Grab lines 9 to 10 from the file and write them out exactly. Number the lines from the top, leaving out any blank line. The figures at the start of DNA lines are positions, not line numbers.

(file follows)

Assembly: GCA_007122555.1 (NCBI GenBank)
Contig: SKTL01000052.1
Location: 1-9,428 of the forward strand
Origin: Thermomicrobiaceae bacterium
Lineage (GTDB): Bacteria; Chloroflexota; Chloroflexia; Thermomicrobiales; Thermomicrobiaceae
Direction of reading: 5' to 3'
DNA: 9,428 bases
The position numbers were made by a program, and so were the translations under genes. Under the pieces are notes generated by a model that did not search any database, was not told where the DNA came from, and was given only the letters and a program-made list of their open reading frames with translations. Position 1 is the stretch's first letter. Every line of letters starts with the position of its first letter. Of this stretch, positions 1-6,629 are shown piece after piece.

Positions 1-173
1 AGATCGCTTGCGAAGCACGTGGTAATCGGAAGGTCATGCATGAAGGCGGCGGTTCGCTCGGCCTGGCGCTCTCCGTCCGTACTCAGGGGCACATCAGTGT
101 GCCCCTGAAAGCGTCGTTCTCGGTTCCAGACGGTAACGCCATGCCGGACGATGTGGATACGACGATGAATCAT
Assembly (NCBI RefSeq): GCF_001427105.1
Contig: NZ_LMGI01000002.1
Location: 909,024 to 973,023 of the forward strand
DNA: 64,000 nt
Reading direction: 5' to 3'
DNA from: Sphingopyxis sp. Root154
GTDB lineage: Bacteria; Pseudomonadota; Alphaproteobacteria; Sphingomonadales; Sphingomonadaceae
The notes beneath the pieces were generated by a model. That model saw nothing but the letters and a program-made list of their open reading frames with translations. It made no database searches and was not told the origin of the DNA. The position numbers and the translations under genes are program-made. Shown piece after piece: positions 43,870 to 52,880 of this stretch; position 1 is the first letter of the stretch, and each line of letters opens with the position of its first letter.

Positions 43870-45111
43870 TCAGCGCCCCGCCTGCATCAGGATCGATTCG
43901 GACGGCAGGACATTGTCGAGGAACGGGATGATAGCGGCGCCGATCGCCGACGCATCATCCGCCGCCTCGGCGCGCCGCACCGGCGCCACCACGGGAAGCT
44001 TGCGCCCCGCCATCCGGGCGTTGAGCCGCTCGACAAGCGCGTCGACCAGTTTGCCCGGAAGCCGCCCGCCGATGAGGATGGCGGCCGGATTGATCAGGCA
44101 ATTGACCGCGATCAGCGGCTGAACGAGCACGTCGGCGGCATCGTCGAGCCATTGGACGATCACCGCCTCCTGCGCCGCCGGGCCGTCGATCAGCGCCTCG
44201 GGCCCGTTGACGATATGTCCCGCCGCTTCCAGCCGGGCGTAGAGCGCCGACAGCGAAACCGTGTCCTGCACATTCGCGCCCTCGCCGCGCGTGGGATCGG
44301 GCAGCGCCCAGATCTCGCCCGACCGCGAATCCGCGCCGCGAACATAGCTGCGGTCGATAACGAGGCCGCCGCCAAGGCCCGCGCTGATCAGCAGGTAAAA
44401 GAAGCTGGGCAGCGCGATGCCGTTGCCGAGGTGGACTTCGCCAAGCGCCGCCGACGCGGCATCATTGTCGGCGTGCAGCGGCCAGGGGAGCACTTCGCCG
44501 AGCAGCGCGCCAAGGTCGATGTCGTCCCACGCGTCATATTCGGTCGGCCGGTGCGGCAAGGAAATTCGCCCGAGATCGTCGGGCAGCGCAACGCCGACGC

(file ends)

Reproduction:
Positions 1-173
1 AGATCGCTTGCGAAGCACGTGGTAATCGGAAGGTCATGCATGAAGGCGGCGGTTCGCTCGGCCTGGCGCTCTCCGTCCGTACTCAGGGGCACATCAGTGT